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Relative Speed of Two Cars

  1. Oct 10, 2012 #1
    1. The problem statement, all variables and given/known data
    Your car is going 78 mph on the freeway. Another car is going 58 mph in the opposite direction. How fast is the person in the other car going, relative to you?


    2. Relevant equations
    Your Car's Speed: 78 mph -->
    Another Car's Speed: <-- 58 mph


    3. The attempt at a solution
    (78 mph) -------->
    <------ (58 mph)

    78 - 58 = 20

    Wouldn't the other car be going -20 mph relative to my car??
     
  2. jcsd
  3. Oct 10, 2012 #2

    CAF123

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    Let [itex] \vec{v}_{CF} [/itex] be the velocity of your car relative to the freeway.
    Let [itex] \vec{v}_{C'C} [/itex] be the velocity of the other car relative to your car.
    Let [itex] \vec{v}_{C'F} [/itex] be the velocity of the other car relative to the freeway.

    Use Galilean velocity addition to find the correct velocity. (This should correct your sign error)
     
  4. Oct 10, 2012 #3
    I'm new at this myself but I think it's -78 + -58 because if you pretend you are sitting in your car, facing upwards (towards the positive y-axis), and you are at rest. Since you are travelling 78mph relative to the ground, relative to yourself, the ground is travelling -78 mph relative to you (towards the negative y-axis). The other car is also travelling in the same direction as the ground relative to you, so I think you have to add both speeds relative to you, which are both negative. I could be wrong, though.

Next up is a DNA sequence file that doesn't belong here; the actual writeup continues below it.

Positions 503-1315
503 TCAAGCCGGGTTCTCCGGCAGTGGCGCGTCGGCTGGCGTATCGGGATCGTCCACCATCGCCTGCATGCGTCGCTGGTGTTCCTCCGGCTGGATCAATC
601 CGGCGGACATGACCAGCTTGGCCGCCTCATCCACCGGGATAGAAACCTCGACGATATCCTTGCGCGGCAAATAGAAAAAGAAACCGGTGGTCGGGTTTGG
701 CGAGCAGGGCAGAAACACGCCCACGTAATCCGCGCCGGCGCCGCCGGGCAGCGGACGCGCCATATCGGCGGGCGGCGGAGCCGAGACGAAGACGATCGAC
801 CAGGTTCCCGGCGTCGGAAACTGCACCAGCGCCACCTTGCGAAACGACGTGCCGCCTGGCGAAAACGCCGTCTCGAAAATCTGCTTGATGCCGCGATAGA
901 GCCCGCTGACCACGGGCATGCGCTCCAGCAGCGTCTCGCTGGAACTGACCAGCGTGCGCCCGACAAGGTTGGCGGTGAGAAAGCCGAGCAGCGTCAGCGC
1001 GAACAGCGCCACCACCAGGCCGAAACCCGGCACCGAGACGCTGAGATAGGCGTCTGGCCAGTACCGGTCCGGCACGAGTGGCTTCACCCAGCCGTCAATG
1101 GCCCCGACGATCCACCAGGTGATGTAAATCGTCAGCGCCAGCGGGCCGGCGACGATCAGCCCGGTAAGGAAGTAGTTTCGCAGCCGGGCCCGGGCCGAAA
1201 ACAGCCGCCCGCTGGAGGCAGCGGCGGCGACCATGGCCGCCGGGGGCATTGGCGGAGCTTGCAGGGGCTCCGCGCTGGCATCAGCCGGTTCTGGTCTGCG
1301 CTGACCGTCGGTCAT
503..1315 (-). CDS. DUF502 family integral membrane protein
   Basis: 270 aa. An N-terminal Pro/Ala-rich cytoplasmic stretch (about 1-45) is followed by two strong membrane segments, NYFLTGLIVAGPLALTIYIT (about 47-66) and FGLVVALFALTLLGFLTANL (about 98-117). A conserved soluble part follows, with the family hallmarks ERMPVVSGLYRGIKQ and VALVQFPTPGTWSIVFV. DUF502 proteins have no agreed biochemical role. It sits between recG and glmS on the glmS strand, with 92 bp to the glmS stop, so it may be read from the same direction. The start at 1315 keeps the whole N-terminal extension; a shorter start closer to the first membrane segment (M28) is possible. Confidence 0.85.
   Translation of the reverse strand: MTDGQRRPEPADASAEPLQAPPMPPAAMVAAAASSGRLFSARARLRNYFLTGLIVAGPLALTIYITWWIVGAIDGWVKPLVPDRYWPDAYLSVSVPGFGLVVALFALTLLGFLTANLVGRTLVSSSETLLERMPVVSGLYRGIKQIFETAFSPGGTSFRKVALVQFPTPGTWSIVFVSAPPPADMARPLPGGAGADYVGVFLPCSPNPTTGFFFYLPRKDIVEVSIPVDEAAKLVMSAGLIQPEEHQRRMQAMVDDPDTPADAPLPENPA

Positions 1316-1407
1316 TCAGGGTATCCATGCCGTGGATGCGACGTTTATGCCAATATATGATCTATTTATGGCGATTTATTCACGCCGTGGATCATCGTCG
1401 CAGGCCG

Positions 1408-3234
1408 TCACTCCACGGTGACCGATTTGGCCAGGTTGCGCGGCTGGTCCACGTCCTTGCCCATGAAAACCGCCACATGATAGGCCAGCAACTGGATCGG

5. Oct 10, 2012 #4

    CAF123

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    Yes, and this can be verified by Galilean addition.
     
  6. Oct 10, 2012 #5
    So, according to Galilean addition, the answer would be:

    -78 + -58 = -136

    AKA, the person in the other car is going 136 mph relative to me. Correct??
     
  7. Oct 10, 2012 #6
    Help me? :cry:
     
  8. Oct 11, 2012 #7
    What am I doing wrong? Please help. o:)
     
  9. Oct 11, 2012 #8

    CAF123

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    You are correct.
     
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